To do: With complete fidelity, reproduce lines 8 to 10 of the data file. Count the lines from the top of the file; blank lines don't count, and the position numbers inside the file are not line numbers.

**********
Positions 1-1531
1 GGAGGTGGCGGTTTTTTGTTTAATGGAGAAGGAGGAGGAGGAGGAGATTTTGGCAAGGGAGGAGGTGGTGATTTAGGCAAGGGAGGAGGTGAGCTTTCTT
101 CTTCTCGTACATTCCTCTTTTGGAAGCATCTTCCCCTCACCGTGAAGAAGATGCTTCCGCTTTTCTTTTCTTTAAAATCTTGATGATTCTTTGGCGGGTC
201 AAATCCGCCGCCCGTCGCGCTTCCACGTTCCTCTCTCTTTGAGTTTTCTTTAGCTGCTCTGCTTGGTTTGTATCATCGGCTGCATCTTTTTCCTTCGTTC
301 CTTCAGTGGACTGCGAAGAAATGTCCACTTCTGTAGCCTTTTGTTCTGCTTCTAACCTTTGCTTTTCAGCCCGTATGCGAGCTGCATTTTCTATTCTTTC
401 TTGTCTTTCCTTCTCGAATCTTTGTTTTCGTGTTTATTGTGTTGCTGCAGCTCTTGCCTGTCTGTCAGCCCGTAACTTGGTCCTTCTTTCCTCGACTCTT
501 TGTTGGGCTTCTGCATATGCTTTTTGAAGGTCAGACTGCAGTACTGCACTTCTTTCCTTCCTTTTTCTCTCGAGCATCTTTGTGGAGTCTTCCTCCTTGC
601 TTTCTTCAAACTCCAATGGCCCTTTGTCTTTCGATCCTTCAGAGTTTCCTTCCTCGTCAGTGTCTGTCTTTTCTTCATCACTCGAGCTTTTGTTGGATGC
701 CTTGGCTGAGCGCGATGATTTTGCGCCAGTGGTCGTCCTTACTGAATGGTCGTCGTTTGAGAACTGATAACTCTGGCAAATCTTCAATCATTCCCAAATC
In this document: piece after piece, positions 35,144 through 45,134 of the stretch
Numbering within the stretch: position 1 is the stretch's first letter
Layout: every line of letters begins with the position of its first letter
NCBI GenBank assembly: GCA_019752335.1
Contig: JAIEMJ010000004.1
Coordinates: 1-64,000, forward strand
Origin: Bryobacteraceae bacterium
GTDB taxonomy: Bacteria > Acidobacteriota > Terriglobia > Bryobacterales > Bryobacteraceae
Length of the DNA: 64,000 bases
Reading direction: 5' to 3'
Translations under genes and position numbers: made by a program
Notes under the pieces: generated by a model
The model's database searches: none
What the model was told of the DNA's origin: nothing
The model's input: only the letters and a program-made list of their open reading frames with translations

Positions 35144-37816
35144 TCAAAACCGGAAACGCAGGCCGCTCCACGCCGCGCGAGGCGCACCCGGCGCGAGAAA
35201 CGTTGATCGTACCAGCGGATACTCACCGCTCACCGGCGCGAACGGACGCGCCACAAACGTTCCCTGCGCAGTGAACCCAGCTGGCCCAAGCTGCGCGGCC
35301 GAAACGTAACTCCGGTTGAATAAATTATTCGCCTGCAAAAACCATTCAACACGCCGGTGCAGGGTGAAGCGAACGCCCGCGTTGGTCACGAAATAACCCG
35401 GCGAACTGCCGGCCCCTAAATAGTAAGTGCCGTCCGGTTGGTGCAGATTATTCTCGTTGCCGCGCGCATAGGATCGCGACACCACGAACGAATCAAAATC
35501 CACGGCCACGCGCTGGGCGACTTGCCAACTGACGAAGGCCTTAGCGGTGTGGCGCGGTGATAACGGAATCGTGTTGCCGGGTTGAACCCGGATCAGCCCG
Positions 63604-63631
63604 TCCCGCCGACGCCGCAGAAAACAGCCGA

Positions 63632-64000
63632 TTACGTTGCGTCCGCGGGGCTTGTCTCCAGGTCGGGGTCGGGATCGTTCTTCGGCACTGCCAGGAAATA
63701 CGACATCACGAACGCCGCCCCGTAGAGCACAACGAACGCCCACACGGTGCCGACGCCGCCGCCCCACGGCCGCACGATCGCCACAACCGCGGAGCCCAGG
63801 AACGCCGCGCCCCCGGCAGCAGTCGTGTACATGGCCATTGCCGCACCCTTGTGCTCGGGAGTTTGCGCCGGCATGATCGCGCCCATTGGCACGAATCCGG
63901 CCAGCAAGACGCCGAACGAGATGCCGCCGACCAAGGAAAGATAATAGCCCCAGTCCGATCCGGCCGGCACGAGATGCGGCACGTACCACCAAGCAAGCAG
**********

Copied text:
601 TTTCTTCAAACTCCAATGGCCCTTTGTCTTTCGATCCTTCAGAGTTTCCTTCCTCGTCAGTGTCTGTCTTTTCTTCATCACTCGAGCTTTTGTTGGATGC
701 CTTGGCTGAGCGCGATGATTTTGCGCCAGTGGTCGTCCTTACTGAATGGTCGTCGTTTGAGAACTGATAACTCTGGCAAATCTTCAATCATTCCCAAATC
In this document: piece after piece, positions 35,144 through 45,134 of the stretch